A blessed Lughnasadh/Lammas to all.
After a brutal spate of heat (that many are still suffering), I woke to a cool wet morning. The creek has been alarmingly low these past weeks. The deer tiptoe across and barely get their hooves wet. It rained for a couple of hours last night, but hardly enough to make a difference. Still, after witnessing the dust covering the leaves, seeing them glisten and sparkle does my heart good. I can practically hear the parched earth drinking.
This is the season, in the Northern Hemisphere, of the first harvest. For the Irish, it was the celebration of the Sun God, Lugh. At this time Lugh is the living Spirit of the grain (also known as John Barleycorn), and as such he is cut down and sacrificed so that he may sustain others in the form of bread, and yet we know that even in the harvest are contained the seeds of the next planting, growing, and harvesting . . . again and again and again. And so life continues. And yes, of course, there are echoes of Christianity and many other faiths as well, as there should be, and as I believe there is intended to be. For what is more important than a reminder of life’s cycles — of living, dying, and being ‘reborn’ again?
There is so much comfort and wisdom in this if we can surrender to it.
We aren’t in autumn yet, but now is the time to prepare, not just physically, but also emotionally and spiritually.
When I was writing my latest novel, Even So, I tried to capture a sense of what this feels like to me in the following passage:
She put down her pen and said a prayer of thanks. She opened her eyes and once again looked out the window, thinking how autumn was a lesson in the beauty of letting go, releasing, allowing the good air to take you where it would, and letting the good earth hold you when you got there. In that moment, the leaves shone copper, bronze, and brass. When the wild music of the wind blew, the leaves flurried and swirled in their unrestrained, irrepressible dance, free at last and joyfully surrendered. Lucky leaves, she thought, then, no…blessed.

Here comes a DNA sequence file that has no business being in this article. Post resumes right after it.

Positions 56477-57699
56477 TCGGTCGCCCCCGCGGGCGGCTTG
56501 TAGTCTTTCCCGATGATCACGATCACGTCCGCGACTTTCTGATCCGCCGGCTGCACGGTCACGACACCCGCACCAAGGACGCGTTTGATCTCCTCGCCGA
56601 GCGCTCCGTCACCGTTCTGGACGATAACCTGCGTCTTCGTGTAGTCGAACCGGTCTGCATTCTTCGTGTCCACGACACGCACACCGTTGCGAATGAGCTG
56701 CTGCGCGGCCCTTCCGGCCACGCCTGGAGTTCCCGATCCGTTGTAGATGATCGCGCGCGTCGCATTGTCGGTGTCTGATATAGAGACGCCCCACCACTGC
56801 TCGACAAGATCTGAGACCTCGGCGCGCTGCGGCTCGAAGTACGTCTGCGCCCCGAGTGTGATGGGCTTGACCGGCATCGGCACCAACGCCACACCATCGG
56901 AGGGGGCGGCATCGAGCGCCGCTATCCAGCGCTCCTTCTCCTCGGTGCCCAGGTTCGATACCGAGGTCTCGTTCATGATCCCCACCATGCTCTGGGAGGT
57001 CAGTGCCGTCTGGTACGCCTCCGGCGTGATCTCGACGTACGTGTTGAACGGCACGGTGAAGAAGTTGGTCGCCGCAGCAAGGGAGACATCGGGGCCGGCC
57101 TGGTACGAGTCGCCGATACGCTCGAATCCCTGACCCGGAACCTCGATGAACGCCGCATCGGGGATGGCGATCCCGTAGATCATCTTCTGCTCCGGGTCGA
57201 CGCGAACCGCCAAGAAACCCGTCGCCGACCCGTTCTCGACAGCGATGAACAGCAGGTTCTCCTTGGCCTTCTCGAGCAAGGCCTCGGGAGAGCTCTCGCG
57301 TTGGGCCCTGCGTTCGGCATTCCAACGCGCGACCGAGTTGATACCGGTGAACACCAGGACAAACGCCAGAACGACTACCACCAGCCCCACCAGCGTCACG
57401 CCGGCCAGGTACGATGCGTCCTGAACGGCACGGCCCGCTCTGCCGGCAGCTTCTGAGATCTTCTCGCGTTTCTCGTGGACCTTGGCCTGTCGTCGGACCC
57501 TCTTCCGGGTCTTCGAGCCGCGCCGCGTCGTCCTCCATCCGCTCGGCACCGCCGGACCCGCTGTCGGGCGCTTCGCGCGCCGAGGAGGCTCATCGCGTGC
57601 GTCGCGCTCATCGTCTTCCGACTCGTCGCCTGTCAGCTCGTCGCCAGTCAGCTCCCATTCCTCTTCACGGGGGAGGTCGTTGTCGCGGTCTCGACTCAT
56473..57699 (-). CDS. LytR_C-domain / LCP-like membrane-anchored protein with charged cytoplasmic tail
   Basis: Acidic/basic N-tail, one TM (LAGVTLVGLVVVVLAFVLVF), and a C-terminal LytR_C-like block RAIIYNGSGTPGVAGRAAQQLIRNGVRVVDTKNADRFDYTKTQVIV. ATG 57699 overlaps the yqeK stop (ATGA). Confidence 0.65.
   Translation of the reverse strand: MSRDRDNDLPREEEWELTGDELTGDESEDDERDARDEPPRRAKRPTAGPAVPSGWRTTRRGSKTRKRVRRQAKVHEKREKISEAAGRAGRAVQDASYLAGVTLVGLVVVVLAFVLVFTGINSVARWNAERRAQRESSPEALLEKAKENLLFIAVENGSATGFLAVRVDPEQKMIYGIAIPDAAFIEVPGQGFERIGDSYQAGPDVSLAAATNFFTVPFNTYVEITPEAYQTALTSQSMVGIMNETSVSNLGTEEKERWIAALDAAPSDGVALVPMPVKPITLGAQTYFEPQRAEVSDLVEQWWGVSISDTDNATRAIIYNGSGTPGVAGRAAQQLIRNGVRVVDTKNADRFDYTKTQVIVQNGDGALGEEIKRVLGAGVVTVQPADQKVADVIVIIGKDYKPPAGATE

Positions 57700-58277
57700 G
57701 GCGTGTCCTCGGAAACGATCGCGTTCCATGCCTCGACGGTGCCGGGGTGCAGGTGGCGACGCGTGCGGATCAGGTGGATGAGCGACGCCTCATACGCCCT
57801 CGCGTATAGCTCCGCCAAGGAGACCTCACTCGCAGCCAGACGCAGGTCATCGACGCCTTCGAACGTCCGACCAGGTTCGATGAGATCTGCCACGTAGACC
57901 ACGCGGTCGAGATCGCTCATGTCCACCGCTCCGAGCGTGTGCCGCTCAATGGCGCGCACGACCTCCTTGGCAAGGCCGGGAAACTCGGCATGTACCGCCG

I’ve experienced a tiny bit of inconvenience after spinal surgery required to remove a benign growth. Successful surgery, the surgeon tells me, but it left me with nerve damage (I pray it heals). It hurts, a lot, almost always. I’m learning to live with that and feel that in this discomfort and reduction of physical self — I need a cane sometimes — I have been given a practice run at the letting go and acceptance we must all, sooner or later, deal with. Some days I’m better at it than others. Just ask my Best Beloved. It’s not a big deal, nothing like what some people suffer, but still, it’s a foreshadowing of more ‘inconveniences’ to come, and more opportunities to trust as the Tree of Life shakes me loose.
The question becomes, at this stage of life, what will my harvest be? What will I leave behind to sustain others? My books? Well, authors quickly disappear as publishers chasing money and their place on fashion’s crest look for shiny new faces, and books slip under the tide of new titles. Only a tiny percentage of books survive the reading public’s attention for a decade. My first, The Stubborn Season, was published over 20 years ago, and although it’s still in print, and is about the rise of fascism in Canada (and love and loss and mental health) and seems relevant still, I have no idea if anyone reads it.
Of the nine books I’ve written, I say in all humility that I believe a few lives have been positively changed, and I am grateful for the thoughts provoked and the conversations generated, particularly around addiction and The Empty Room. These things have ripples. So what do I know? Perhaps there is a good seed to harvest in there, one that might not only nourish but sprout some new life down the line somewhere.
But let’s put aside writing since so few do it (sensible folk all). There are as many ways to plant and tend and harvest as there are human beings. Doctors and lawyers, mothers and fathers, teachers and farmers, and maybe (maybe) even politicians. However, a quiet life, lived away from any sort of public presence has the potential for as much, if not more, of a fruitful harvest than any other. I count among these those who live a monastic life, spent in mindfulness and devotion, to the quiet attention to the small things of life, tending to the Sacred.
I’m not sure any of us know what our harvest will be. We might be surprised. But I think the thing is to be reminded, on days like this, that there will be one. There will be a day when we, too, shall be harvested, called to let go and trust the process.
So my wish/prayer for Lughnasadh is that we all live this day grateful for the harvest, for all we’ve been given, and in the knowledge that one day we, too, will be cut down as is right; that we find ways to nourish ourselves and others, and that we have faith new seeds will be born, ready to be planted and take root, as part of the fruit of this harvest.
You might also bake some bread!